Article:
Peter Wachsmith is a student at Seattle University and an ISA Featured Blogger. He studied abroad with ISA in Meknes, Morocco.
Looking back, I fancied myself an open person who “loves to travel” and “wants to learn about other cultures.” Transitioning often has been more a crash course than guided tutorial. Looking back at my first experience abroad has been interesting.
Tonight myself and two other students went to a café in Marrakech to grab some dinner. I like to be comfy when I eat and so I folded my leg under me as I was sitting – this position exposed the bottom of my shoe. A few minutes into our meal a man seated kiddy-corner to us began speaking shortly to our table in a mix of Arabic and French. I didn’t understand him very well, or what he wanted, and gave my apologies before he gestured that I should lower my leg. I thought he was policing my gesture for being too feminine. Being from a liberal town I became indignant to my dinner mates and myself. But, I took a deep breath, and remembered that I am not in America and this is not about me. This is about understanding and adopting another country, and that means their culture and expectations as well.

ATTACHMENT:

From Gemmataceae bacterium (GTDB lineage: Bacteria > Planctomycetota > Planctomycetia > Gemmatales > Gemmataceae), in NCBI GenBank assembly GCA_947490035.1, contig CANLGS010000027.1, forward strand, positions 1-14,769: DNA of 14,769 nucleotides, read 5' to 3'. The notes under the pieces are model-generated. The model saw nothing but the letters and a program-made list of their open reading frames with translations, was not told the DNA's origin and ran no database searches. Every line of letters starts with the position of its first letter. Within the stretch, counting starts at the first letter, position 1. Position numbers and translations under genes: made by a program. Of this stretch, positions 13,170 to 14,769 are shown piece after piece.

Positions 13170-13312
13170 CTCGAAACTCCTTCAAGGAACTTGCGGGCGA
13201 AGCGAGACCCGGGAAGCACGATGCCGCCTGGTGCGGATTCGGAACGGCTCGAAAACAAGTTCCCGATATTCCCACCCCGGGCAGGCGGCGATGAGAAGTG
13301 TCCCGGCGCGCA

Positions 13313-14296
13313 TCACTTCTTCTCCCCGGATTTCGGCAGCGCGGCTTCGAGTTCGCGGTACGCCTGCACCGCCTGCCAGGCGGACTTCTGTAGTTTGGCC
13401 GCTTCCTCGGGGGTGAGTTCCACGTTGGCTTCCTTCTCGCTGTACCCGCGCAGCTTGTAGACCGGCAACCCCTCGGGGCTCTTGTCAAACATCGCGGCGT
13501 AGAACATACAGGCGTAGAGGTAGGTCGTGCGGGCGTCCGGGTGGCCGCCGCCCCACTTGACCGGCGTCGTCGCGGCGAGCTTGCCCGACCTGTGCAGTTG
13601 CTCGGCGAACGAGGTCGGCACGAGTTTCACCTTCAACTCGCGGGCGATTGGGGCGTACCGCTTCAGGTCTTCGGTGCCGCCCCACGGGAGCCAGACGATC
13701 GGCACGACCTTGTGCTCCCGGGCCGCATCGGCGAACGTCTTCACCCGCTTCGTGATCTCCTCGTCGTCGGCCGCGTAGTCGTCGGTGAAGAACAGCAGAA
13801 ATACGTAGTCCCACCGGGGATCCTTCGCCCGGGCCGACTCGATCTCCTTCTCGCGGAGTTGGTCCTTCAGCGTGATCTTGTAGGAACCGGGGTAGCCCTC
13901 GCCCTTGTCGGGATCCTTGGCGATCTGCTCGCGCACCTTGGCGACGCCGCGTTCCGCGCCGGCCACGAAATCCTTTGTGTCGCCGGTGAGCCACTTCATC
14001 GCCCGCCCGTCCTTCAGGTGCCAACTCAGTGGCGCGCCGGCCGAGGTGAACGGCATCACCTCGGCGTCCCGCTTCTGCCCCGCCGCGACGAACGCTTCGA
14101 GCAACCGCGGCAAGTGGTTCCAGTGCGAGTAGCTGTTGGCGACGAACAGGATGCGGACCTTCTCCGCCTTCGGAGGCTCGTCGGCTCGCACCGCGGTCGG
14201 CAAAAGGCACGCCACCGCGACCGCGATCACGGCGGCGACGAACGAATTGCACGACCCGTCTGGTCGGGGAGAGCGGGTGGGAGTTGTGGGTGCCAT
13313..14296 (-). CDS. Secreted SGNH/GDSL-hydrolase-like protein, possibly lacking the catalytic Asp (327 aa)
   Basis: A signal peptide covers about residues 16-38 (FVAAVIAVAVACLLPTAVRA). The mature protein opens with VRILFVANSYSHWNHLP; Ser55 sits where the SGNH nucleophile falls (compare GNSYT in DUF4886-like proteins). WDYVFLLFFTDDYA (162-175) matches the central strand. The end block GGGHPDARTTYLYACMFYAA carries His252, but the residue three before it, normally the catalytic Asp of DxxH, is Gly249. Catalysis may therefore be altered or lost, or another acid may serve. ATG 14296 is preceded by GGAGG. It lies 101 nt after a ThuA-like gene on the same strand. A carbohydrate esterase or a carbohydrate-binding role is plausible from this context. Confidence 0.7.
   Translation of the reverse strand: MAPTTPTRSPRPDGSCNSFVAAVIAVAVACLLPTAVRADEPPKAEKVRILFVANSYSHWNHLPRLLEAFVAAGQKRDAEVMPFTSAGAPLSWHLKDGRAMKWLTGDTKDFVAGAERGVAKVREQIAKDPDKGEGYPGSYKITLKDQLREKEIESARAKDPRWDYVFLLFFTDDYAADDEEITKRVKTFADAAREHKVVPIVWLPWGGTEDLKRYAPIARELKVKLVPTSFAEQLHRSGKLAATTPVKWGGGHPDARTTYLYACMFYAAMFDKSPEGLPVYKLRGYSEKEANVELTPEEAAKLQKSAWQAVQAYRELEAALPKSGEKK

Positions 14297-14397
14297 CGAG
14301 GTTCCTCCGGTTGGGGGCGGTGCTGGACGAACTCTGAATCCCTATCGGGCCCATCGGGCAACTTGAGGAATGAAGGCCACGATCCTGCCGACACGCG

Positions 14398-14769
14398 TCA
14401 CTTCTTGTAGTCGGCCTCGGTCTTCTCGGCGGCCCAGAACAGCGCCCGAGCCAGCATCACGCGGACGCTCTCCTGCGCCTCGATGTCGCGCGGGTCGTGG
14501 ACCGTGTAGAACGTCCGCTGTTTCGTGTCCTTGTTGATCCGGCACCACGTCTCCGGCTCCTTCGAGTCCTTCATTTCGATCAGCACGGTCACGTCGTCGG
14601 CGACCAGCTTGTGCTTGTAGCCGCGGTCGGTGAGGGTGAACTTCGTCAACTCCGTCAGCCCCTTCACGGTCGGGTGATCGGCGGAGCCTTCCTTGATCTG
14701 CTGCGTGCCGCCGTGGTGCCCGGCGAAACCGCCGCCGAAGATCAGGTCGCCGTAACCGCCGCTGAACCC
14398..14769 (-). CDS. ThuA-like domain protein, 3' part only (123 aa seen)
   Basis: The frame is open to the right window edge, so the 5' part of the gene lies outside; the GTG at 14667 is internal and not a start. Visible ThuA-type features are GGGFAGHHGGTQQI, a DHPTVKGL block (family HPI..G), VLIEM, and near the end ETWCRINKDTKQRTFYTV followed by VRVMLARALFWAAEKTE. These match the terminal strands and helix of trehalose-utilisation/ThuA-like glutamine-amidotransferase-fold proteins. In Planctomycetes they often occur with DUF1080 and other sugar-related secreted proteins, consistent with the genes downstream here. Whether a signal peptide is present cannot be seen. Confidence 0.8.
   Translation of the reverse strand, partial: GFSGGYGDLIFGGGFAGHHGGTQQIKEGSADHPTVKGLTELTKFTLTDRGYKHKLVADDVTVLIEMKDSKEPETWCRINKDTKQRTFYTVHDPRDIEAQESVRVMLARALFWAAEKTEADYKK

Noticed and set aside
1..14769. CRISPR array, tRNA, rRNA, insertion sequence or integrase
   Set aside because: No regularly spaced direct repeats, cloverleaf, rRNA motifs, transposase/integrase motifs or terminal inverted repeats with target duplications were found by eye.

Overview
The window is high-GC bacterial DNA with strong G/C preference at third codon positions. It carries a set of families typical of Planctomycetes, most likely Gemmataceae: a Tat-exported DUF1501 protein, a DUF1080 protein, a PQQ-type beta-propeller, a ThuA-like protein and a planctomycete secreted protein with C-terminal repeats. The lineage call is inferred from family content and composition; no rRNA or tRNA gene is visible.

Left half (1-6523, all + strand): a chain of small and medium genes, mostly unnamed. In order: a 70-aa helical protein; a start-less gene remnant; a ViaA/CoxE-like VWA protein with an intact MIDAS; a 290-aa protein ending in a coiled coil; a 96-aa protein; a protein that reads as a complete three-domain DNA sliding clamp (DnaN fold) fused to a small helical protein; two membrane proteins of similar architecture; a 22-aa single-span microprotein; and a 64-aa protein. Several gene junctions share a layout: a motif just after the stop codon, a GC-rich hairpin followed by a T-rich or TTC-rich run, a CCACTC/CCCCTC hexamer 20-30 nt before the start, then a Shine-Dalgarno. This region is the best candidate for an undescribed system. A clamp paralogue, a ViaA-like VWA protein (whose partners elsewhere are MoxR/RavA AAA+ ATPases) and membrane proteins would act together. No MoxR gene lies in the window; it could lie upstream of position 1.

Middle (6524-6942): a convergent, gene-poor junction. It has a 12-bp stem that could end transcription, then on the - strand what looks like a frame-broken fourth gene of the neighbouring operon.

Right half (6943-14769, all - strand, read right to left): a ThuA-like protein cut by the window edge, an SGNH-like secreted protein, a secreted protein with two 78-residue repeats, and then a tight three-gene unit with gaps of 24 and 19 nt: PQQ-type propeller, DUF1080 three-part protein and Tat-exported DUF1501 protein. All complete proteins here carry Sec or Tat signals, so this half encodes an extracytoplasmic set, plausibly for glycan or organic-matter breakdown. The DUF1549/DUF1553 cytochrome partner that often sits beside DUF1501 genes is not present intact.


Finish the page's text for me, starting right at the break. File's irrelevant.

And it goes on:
Moroccans are very good at reading body language and energy. They are a very physical and affirming people (and quick to call you a part of their family). The gentleman must have registered my confusion and frustration, possibly hearing it my voice, and called back to us trying to explain again, he was very patient and kind. Suddenly, my friend Jenna exclaimed, “In Islamic culture it’s very rude to show your feet. It’s considered the dirtiest part of the body.” Well, I was proven happily and humbly wrong. I turned to the man and apologized and he responded with, “In our country we are all family. Welcome!” He said this with a huge smile.
I’m ashamed to admit the attitude I had towards being corrected. It’s very easy to think of one’s rights and customs back home, and to belittle countries less economically developed. I know, despite my issues within America, that being a U.S. citizen has given me a sort of arrogance and pride about my actions on a global scale. That man, an older gentleman, was quick to educate me and still make me feel welcome, in the face of disrespect. I’m sure its no shock when I say that in America we are not usually that gentle with strangers and foreigners. No matter how much I travel and “love” adventures, it’s easier said than done. Shaking off my Westernized ways will take some practice I am sure. Luckily there are my friends and my Moroccan family to keep me in check.
A mere week before I depart, there is something warm about reading my words from what feels like a whole person ago.